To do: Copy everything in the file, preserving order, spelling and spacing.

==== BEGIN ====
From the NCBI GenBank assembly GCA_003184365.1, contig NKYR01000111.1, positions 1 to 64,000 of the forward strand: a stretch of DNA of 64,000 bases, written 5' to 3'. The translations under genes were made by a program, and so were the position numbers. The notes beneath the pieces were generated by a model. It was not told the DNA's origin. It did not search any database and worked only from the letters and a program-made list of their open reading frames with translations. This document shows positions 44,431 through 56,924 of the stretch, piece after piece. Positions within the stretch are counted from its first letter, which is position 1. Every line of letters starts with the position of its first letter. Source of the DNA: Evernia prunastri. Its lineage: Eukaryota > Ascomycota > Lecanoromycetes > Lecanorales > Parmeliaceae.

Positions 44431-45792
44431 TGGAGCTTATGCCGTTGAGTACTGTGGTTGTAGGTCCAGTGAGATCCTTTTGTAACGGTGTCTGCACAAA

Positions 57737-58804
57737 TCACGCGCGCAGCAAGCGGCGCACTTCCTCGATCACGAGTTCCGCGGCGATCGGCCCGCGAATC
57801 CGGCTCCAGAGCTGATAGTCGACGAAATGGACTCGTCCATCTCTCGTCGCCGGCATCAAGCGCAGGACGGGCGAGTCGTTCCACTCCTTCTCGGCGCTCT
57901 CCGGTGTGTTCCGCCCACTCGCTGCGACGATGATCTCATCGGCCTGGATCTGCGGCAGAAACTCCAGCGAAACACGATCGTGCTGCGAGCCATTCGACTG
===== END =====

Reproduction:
From the NCBI GenBank assembly GCA_003184365.1, contig NKYR01000111.1, positions 1 to 64,000 of the forward strand: a stretch of DNA of 64,000 bases, written 5' to 3'. The translations under genes were made by a program, and so were the position numbers. The notes beneath the pieces were generated by a model. It was not told the DNA's origin. It did not search any database and worked only from the letters and a program-made list of their open reading frames with translations. This document shows positions 44,431 through 56,924 of the stretch, piece after piece. Positions within the stretch are counted from its first letter, which is position 1. Every line of letters starts with the position of its first letter. Source of the DNA: Evernia prunastri. Its lineage: Eukaryota > Ascomycota > Lecanoromycetes > Lecanorales > Parmeliaceae.

Positions 44431-45792
44431 TGGAGCTTATGCCGTTGAGTACTGTGGTTGTAGGTCCAGTGAGATCCTTTTGTAACGGTGTCTGCACAAA

Positions 57737-58804
57737 TCACGCGCGCAGCAAGCGGCGCACTTCCTCGATCACGAGTTCCGCGGCGATCGGCCCGCGAATC
57801 CGGCTCCAGAGCTGATAGTCGACGAAATGGACTCGTCCATCTCTCGTCGCCGGCATCAAGCGCAGGACGGGCGAGTCGTTCCACTCCTTCTCGGCGCTCT
57901 CCGGTGTGTTCCGCCCACTCGCTGCGACGATGATCTCATCGGCCTGGATCTGCGGCAGAAACTCCAGCGAAACACGATCGTGCTGCGAGCCATTCGACTG